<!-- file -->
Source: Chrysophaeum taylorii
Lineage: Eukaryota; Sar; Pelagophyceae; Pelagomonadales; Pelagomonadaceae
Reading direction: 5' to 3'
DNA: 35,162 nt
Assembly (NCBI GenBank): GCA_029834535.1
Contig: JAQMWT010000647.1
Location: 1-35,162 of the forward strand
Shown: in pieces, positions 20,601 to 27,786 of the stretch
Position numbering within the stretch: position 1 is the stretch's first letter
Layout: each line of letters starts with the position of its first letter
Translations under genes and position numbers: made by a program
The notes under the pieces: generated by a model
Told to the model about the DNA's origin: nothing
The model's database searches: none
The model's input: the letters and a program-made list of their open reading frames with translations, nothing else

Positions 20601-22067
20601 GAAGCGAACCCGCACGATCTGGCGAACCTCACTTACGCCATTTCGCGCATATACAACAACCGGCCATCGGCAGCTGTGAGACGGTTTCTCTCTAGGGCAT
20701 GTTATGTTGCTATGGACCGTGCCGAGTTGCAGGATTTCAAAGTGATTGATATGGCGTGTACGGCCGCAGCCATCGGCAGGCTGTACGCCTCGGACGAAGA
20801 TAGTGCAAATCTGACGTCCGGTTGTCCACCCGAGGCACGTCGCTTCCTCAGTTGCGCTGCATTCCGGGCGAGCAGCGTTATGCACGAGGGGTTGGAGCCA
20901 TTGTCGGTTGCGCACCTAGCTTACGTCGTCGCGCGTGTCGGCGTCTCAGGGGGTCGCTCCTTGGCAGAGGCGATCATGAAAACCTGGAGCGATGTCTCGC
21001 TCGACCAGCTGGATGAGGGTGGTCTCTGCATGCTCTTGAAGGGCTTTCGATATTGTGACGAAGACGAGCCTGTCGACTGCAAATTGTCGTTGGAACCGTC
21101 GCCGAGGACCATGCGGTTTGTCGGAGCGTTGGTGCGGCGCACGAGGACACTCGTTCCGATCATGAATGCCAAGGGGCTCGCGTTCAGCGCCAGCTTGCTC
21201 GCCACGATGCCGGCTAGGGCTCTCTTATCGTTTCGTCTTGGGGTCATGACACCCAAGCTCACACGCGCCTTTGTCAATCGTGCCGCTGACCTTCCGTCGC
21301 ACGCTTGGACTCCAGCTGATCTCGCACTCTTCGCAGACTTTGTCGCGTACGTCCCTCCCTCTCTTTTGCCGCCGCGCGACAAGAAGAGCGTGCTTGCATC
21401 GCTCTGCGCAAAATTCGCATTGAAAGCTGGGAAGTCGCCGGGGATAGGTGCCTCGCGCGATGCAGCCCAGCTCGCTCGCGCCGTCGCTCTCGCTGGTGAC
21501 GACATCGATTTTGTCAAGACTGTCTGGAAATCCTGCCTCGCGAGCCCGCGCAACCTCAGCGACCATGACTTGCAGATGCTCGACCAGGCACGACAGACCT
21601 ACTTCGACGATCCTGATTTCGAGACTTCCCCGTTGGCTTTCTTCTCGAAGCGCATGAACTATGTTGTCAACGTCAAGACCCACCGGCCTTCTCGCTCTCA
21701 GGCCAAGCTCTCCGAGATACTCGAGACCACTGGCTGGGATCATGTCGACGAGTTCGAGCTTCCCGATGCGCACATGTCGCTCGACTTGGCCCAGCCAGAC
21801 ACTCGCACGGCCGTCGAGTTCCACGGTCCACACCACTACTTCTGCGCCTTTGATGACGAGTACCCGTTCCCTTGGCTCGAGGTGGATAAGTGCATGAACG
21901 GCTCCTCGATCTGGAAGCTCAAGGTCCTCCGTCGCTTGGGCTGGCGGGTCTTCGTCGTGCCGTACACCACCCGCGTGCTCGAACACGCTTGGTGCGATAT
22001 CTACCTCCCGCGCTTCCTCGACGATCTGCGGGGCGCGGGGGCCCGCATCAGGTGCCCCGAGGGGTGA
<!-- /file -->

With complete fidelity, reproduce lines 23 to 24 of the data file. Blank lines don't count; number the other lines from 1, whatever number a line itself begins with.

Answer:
21201 GCCACGATGCCGGCTAGGGCTCTCTTATCGTTTCGTCTTGGGGTCATGACACCCAAGCTCACACGCGCCTTTGTCAATCGTGCCGCTGACCTTCCGTCGC
21301 ACGCTTGGACTCCAGCTGATCTCGCACTCTTCGCAGACTTTGTCGCGTACGTCCCTCCCTCTCTTTTGCCGCCGCGCGACAAGAAGAGCGTGCTTGCATC